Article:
Challenges & Stewardship
With 80 million people a year joining the global middle class, the world needs more petroleum for transportation, and gas for heating and electricity generation.
Consequently, we believe that all energy sources will be needed in the future– including those in the Arctic.
The Alaskan Arctic is a high-cost operating environment. The location is remote, the climate is extreme, and the environmental regulations are some of the most stringent in the country. A good resource base exists in the Alaskan Arctic, but the easy oil is gone; getting to the remaining oil will require greater investment and improved technologies.
Alaska Arctic Onshore
While Alaska’s North Slope is a resource-rich area, developing oil from the North Slope’s legacy fields and new satellite fields has become increasingly challenging, costly and technology-intensive. In addition, our ongoing efforts to renew aging facilities and pipeline infrastructure in order to ensure long-term safety and operational reliability will continue to require significant capital investment. The harsh, extreme climate and inaccessibility of the resources to markets also contribute to the high cost environment. Until 2013, Alaska’s fiscal structure created an unfavorable business climate, which discouraged investment. Since Senate Bill 21 (SB21) passed in April 2013 (and ratified by voters in August 2014), the North Slope has a more attractive business environment which has led to more investment in oil-producing projects than was seen prior to 2013.
Alaska Arctic Offshore
ConocoPhillips announced in its 2015 Q4 earnings results that it will book an impairment for the Chukchi Sea leases. Subsequent to that action, the company and its co-venturers jointly decided to relinquish the remaining 61 leases to the Bureau of Ocean Energy Management (BOEM). The relinquishment was accepted by the BOEM on April 26, 2016. Given the current environment, the company’s prospects in the Chukchi Sea are not competitive within its exploration portfolio. This will effectively eliminate any near-term plans for Chukchi exploration.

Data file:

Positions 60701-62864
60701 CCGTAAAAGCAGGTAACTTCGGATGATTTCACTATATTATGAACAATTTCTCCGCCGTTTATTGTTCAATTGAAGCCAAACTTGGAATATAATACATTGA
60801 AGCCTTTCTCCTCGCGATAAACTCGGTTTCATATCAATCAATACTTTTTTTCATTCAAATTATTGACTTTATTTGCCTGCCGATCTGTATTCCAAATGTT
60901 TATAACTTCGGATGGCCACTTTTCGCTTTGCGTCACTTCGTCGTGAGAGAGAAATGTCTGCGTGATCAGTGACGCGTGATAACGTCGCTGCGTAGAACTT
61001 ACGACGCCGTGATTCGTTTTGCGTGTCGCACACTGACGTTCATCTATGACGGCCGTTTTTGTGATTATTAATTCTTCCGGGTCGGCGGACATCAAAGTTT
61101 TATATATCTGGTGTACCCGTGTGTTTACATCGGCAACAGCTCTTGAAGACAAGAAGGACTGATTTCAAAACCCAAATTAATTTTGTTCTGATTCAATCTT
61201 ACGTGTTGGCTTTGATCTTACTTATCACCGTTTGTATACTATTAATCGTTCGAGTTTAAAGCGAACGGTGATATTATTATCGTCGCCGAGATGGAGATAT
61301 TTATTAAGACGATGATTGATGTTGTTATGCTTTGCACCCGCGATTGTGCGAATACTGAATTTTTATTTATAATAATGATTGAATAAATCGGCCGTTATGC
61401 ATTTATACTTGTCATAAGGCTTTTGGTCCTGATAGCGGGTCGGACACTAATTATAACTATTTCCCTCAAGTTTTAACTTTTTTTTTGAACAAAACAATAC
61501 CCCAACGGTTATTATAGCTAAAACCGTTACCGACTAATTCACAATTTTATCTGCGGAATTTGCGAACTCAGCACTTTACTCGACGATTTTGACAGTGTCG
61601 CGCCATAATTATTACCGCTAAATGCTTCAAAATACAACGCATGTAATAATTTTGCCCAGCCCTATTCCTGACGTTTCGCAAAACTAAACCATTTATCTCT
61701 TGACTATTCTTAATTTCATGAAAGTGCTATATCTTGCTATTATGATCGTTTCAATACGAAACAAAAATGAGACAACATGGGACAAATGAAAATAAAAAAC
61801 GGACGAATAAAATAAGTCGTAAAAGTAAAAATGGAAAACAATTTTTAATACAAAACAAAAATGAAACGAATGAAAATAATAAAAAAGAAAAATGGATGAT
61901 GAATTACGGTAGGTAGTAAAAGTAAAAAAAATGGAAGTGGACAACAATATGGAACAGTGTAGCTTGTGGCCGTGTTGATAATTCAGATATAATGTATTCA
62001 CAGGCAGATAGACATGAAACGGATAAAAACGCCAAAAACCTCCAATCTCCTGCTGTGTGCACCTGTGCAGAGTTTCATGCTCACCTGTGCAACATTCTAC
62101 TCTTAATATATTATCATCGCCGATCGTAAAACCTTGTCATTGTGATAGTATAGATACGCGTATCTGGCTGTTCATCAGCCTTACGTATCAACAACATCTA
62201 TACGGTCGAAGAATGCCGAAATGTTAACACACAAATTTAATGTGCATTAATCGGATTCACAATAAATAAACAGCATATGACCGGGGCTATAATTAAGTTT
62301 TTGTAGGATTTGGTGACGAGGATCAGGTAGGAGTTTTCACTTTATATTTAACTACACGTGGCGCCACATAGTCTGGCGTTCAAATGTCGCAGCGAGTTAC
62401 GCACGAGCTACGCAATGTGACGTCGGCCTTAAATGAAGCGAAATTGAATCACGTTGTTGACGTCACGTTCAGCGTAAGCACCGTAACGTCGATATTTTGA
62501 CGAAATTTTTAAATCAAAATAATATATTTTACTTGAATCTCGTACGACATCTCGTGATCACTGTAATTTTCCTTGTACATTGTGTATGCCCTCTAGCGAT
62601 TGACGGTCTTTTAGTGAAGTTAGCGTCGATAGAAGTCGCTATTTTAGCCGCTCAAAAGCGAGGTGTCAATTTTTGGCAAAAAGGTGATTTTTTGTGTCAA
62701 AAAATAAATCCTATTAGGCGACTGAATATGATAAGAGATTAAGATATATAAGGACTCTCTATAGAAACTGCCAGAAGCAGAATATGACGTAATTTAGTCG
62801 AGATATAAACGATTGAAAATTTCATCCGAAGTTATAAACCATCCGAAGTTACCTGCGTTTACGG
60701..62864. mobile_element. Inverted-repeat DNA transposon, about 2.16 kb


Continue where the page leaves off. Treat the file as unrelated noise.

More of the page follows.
ConocoPhillips has always placed the highest priority on care for and protection of the environment. Over the years, we have developed innovative technology that minimizes our effect on the environment of this inimitable land. We have also worked to ensure that Alaskans benefit from our efforts – not only in the form of a solid economy, but also through improvements to communities, human service resources and education.
We believe Arctic exploration and development must be conducted at a measured pace that matches available technology, with major emphasis on environmental stewardship. The only way to truly protect the environment is to understand it – and to understand it you have to study it. That’s what ConocoPhillips has done for many years and intends to continue doing in the future. In 2014, we engaged more than 60 scientists to conduct a wide range of studies on topics like ocean acoustics, tundra vegetation, mammals, birds and fish. Our ongoing world class research programs help us understand the environment and identify better ways to protect it.
We work cooperatively with local communities and agencies, along with other stakeholders, to ensure that we monitor and track changes to the ecosystems where we operate. To date, our studies have shown that impacts to the animals that call the North Slope home have been minimal. ConocoPhillips remains committed to pursuing good science and we consider our environmental studies program “world class” within our industry.
Read more about environmental studies and initiatives in Alaska.